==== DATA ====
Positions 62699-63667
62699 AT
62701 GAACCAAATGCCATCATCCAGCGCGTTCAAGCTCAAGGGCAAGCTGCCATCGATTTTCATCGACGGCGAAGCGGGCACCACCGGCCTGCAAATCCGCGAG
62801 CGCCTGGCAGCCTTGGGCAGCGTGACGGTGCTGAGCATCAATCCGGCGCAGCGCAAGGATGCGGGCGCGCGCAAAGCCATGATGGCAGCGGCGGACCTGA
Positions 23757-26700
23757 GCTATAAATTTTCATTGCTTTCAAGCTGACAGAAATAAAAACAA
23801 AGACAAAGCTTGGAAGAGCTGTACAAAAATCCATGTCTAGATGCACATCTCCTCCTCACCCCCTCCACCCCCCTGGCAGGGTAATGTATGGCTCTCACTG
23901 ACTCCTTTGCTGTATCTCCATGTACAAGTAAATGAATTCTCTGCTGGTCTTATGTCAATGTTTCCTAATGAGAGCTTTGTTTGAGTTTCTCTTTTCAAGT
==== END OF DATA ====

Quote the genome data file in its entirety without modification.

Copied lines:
Positions 62699-63667
62699 AT
62701 GAACCAAATGCCATCATCCAGCGCGTTCAAGCTCAAGGGCAAGCTGCCATCGATTTTCATCGACGGCGAAGCGGGCACCACCGGCCTGCAAATCCGCGAG
62801 CGCCTGGCAGCCTTGGGCAGCGTGACGGTGCTGAGCATCAATCCGGCGCAGCGCAAGGATGCGGGCGCGCGCAAAGCCATGATGGCAGCGGCGGACCTGA
Positions 23757-26700
23757 GCTATAAATTTTCATTGCTTTCAAGCTGACAGAAATAAAAACAA
23801 AGACAAAGCTTGGAAGAGCTGTACAAAAATCCATGTCTAGATGCACATCTCCTCCTCACCCCCTCCACCCCCCTGGCAGGGTAATGTATGGCTCTCACTG
23901 ACTCCTTTGCTGTATCTCCATGTACAAGTAAATGAATTCTCTGCTGGTCTTATGTCAATGTTTCCTAATGAGAGCTTTGTTTGAGTTTCTCTTTTCAAGT